Natasha de Vere & Col Ford California Incense-cedar (Calocedrus decurrens)

This very old tree is thought to be two separate trees that fused at the base; nevertheless, it is an amazing tree to visit, not just because of that, but also because of its sheer size. You can actually climb the tree up to the point where the two bases separate, and it’s in a beautiful area of the Condrey Mountain Roadless Area near Studhorse Creek. The diameter at breast height (DBH) is roughly 13 feet, and the two trunks separate once they get to around 13 feet off of the ground.

8. My Father, Ponderosa Pine (Pinus ponderosa), 232 feet

Pinus ponderosa
Forrest and Kim Starr Pinus ponderosa

Discovered in 1991, the tree is thought to be more than 1,000 years old. In addition, it is one of the highest pines of this species in the entire world. It has a circumference of roughly 19 feet, and it is located in Yosemite National Park.

7. Redonkulous, Sugar Pine (Pinus lambertiana), 263 feet

The Redonkulous is a massive tree indeed with a 10.3-foot diameter and an actual height of around 267 feet as of this writing. It is evenly shaped and is a large tree from top to bottom, so when you stand next to it, you’ll definitely feel small. It is found west of Lake Tahoe in Nevada County’s Tahoe National Forest. 

6. Lawson’s Cypress in Jedediah Smith Redwoods State Park, Lawson’s Cypress (Chamaecyparis lawsoniana), 266 feet

Chamaecyparis lawsoniana
John Rusk Chamaecyparis lawsoniana

Located in a beautiful state park, this tree is not only very tall, but it also has a girth of nearly 30 feet, making it a truly exceptional tree. It is located in Del Norte County, and the park is also home to two coast redwoods that are even taller than the Lawson’s Cypress tree.

5. Western hemlock in Prairie Creek Redwoods State Park in Orick, Western hemlock (Tsuga heterophylla), 273 feet

Western Hemloc Tsuga heterophylla
abdallahh Western Hemlock (Tsuga heterophylla)

At nearly 20 feet in girth and 273 feet in height, this is a stately tree indeed. It has a wide base and lots of branches and greenery at the top, and it is located in Humboldt County.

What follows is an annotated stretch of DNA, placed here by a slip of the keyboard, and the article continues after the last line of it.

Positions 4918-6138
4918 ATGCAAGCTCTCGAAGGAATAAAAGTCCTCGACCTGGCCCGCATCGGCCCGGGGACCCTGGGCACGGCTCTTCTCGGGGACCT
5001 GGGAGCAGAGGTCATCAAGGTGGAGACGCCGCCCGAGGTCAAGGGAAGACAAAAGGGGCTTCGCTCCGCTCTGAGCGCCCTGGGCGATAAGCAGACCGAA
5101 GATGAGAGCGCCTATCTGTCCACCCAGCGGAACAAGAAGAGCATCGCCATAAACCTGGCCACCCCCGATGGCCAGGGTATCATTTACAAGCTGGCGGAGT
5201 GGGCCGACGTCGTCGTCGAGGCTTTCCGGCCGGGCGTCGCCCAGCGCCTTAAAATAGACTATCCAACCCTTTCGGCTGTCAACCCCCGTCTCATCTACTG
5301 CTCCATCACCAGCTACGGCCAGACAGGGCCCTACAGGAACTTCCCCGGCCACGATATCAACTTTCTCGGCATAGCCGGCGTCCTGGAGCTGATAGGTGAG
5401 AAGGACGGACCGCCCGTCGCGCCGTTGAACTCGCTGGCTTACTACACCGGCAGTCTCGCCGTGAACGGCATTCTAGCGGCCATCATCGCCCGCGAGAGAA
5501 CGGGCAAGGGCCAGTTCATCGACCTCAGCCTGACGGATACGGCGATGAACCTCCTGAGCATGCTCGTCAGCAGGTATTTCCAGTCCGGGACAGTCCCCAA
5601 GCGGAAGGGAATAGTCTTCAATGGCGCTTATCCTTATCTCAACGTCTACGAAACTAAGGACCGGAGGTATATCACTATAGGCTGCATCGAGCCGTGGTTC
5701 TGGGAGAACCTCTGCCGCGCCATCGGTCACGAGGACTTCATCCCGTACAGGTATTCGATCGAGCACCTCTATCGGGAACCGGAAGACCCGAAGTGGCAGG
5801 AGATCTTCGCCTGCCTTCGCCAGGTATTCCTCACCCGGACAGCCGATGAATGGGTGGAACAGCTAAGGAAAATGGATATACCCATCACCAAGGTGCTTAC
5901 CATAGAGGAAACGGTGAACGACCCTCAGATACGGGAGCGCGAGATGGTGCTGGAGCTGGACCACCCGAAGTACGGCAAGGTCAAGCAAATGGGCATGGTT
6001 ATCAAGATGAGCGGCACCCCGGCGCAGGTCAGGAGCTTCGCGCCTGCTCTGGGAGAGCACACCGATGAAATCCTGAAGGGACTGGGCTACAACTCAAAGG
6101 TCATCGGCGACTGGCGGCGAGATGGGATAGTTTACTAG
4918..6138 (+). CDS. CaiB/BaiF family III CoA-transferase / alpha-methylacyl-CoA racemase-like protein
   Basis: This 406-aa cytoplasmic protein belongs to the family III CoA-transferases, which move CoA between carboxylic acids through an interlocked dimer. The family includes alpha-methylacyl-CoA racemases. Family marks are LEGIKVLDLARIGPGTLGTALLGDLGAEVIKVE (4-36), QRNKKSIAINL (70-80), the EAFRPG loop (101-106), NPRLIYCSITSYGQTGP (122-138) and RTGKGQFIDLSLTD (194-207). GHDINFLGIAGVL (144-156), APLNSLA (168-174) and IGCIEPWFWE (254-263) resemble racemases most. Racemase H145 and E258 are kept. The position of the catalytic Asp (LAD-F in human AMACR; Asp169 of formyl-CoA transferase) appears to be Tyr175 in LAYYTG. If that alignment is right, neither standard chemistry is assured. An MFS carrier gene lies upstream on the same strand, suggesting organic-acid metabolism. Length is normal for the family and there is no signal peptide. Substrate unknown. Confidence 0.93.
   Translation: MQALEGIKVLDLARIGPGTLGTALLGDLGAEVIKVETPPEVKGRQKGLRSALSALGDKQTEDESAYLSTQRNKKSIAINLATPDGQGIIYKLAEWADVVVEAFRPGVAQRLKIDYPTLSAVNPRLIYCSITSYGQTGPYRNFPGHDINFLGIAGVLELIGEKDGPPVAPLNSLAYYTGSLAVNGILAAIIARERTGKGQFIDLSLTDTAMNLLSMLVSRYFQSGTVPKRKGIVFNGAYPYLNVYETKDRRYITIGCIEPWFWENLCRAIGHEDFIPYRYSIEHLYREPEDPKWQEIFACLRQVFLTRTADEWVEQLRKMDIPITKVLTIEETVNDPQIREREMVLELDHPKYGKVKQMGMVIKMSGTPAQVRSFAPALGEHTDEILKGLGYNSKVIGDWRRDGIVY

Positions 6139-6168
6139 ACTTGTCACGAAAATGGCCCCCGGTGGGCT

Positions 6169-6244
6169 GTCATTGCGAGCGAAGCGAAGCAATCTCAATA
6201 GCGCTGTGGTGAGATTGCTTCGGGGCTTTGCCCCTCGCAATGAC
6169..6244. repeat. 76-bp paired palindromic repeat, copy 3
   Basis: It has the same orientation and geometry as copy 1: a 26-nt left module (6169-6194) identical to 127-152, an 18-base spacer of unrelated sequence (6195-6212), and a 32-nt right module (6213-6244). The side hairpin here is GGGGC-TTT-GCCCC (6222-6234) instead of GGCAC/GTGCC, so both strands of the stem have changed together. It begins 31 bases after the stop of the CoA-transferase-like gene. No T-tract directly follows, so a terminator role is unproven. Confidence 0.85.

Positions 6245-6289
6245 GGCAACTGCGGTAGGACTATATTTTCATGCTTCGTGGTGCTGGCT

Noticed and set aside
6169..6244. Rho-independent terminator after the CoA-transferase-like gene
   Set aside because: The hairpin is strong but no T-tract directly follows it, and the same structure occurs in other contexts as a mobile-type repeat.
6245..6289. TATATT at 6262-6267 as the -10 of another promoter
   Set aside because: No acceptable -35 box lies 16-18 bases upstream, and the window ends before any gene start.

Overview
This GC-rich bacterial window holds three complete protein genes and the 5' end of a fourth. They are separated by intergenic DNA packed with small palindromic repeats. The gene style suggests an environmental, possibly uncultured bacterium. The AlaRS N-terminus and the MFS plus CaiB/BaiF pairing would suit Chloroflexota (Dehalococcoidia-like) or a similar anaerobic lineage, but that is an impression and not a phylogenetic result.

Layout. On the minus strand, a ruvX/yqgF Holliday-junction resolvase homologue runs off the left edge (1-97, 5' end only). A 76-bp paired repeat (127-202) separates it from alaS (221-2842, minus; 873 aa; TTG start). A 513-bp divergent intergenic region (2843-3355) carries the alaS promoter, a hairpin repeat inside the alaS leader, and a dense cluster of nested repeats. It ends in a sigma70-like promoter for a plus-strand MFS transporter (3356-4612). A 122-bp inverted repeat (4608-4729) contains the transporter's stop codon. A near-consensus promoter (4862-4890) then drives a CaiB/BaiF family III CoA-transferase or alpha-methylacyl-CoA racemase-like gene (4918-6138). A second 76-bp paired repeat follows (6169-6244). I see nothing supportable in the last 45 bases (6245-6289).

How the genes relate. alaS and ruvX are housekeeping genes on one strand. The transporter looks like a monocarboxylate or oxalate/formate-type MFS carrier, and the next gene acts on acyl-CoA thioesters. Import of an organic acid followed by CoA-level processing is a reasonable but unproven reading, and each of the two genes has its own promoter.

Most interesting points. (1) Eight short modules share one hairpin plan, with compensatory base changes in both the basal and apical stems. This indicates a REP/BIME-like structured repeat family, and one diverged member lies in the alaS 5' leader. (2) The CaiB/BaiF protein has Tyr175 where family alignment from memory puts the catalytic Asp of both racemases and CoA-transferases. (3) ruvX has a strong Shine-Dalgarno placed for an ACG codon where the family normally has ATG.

4. Sitka Spruce in Prairie Creek Redwoods State Park, Sitka Spruce (Picea sitchensis), 275 feet

Sitka Spruce
Matt Howry Sitka Spruce

The circumference of the trunk of this tree is 487 inches (over 40 feet), and it has a crown that spreads to 68 feet. It is found in a park and you can see it from the side of the road. Nevertheless, you owe it to yourself to get up close and personal with this tree because it is so fantastic in size and stature. It is also surrounded by a lot of greenery so it is a beautiful area to view.

3. Super Colossus, Coast Redwood (Sequoia sempervirens), 277 feet

Sequoia sempervirens
Tim Sheerman-Chase Sequoia sempervirens

Located roughly 250 miles north of San Francisco, the Super Colossus makes its home in Prairie Creek Redwoods State Park and is a rather unusual tree. This is because it has a hollow burl which engulfs two other redwood trunks, giving it a unique look and making it extremely large. The tree is nearly 30 feet wide and has a rather majestic look. 

2. Dyersburg Giant Tree, Dyersburg, Redwood, 372+ feet

The Dyersburg tree was once the Champion tree until 1991, but it is now fallen over on its side even though it is still there and still able to impress tourists. It is nearly 17 feet wide and is thought to be roughly 1,600 years old. It is located around 195 miles north of San Francisco, near a community called Weott, in Humboldt Redwoods State Park.

1. The General Sherman, Giant Sequoia (Sequoiadendron giganteum), 380 feet

Sequoiadendron giganteum.
Jim, the Photographer Sequoiadendron giganteum.

Estimated to be between 2,200 and 2,700 years old, the General Sherman is located in the Giant Forest of Sequoia National Park in Tulare County. When it comes to volume, it is known as the largest living single-stem tree on Earth. The largest branch on the tree has a diameter of nearly 7 feet, and the estimated mass (wet) is said to be more than 2,100 short tons.